Through a filing, Microsoft has revealed the compensation package for its new CEO. In short, Satya Nadella is buying all the beers for the next few years.
In numerical terms, Nadella will pick up a $1.2 million yearly cash salary, with installments doled out twice monthly. Nadella is also eligible for a cash bonus of up to 300 percent of his salary each year, or $3.6 million. The new chief is also set to pick up a target stock bonus of $13.2 million in fiscal 2015.
So, for fiscal 2015, Nadella should pick up a total of $18 million.
Now, it gets more complex. Recall that Microsoft wanted to pick up a new CEO for the next decade. Nadella’s compensation includes three five-year periods in which Microsoft’s stock performance will be compared to the S&P 500’s performance over the period.
The three periods begin in 2014, 2015 and 2016. They end, of course, in 2019, 2020 and 2021. Microsoft has a target of being in the 60th percentile of performance on index, for which Nadella will receive 600,000 shares for each of the periods. If Microsoft performs at the 80th percentile or above, Nadella will collect 900,000 shares. So the new executive could warrant up to 2.7 million shares total at the end of the three five-year programs in aggregate.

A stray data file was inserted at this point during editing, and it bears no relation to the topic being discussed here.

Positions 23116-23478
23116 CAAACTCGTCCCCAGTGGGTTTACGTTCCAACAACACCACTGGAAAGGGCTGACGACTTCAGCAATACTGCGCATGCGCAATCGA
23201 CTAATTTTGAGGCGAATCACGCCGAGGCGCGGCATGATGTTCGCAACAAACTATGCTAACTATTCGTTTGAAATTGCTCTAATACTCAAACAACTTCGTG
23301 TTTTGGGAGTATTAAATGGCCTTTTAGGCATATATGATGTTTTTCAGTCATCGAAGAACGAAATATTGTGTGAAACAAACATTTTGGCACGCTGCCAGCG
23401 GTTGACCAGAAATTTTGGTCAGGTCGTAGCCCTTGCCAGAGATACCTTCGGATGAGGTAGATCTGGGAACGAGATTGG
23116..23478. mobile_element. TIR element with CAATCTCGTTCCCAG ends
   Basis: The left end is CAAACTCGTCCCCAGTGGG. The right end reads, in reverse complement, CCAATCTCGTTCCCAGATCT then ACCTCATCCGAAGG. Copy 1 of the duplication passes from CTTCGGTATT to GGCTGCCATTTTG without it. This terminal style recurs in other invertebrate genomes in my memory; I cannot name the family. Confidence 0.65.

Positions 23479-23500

2.7 million shares at Microsoft’s current share price are worth $98,145,000. However, as that award will be calculated in shares that have likely appreciated (given that the 2.7 million-share threshold is only met if Microsoft spanks the larger market), Nadella stands to land north of $100 million, in addition to his salary, bonuses and regular stock disbursements.
Big dollars. JP Morgan’s Jamie Dimon saw his pay rise dramatically this year to $20 million. So, Nadella is being valued by Microsoft as commensurate in value to Dimon, if not more, taking into account the five-year-period disbursements.
Nadella is not being paid a disproportionate sum to his peers in technology, but it’s safe to say that the raise was welcome. Sign of tech losing its marbles and grounding in reality? No. Instead, Microsoft has aligned nearly all of Nadella’s income with performance of the company and the company’s stock price. If you wanted to incentivize performance along certain lines, strap cash to it.
If Nadella hits his marks and takes down the full stack, he’ll have been cheap at twice the price. And if his performance suffers, well, the board can cut his yearly bonuses and he won’t get much, if any, of the long-term incentives.
Top Image Credit: Dan Taylor/Heisenberg Media